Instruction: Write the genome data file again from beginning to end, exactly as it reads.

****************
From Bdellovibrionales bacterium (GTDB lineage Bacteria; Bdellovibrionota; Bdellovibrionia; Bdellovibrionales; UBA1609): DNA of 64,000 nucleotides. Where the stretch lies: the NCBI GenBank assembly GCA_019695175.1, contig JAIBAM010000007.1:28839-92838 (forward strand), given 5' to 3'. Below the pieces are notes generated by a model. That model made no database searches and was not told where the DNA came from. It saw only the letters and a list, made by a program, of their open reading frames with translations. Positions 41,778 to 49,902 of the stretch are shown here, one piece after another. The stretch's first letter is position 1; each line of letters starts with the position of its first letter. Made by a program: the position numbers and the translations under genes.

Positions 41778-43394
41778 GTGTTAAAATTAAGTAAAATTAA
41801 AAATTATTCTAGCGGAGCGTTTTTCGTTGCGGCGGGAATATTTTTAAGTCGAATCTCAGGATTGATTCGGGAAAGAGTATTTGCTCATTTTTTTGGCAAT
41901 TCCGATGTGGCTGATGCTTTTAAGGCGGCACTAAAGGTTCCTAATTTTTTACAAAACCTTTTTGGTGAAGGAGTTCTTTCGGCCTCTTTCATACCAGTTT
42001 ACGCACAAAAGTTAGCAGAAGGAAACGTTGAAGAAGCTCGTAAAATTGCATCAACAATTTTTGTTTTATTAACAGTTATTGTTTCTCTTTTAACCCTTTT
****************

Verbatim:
From Bdellovibrionales bacterium (GTDB lineage Bacteria; Bdellovibrionota; Bdellovibrionia; Bdellovibrionales; UBA1609): DNA of 64,000 nucleotides. Where the stretch lies: the NCBI GenBank assembly GCA_019695175.1, contig JAIBAM010000007.1:28839-92838 (forward strand), given 5' to 3'. Below the pieces are notes generated by a model. That model made no database searches and was not told where the DNA came from. It saw only the letters and a list, made by a program, of their open reading frames with translations. Positions 41,778 to 49,902 of the stretch are shown here, one piece after another. The stretch's first letter is position 1; each line of letters starts with the position of its first letter. Made by a program: the position numbers and the translations under genes.

Positions 41778-43394
41778 GTGTTAAAATTAAGTAAAATTAA
41801 AAATTATTCTAGCGGAGCGTTTTTCGTTGCGGCGGGAATATTTTTAAGTCGAATCTCAGGATTGATTCGGGAAAGAGTATTTGCTCATTTTTTTGGCAAT
41901 TCCGATGTGGCTGATGCTTTTAAGGCGGCACTAAAGGTTCCTAATTTTTTACAAAACCTTTTTGGTGAAGGAGTTCTTTCGGCCTCTTTCATACCAGTTT
42001 ACGCACAAAAGTTAGCAGAAGGAAACGTTGAAGAAGCTCGTAAAATTGCATCAACAATTTTTGTTTTATTAACAGTTATTGTTTCTCTTTTAACCCTTTT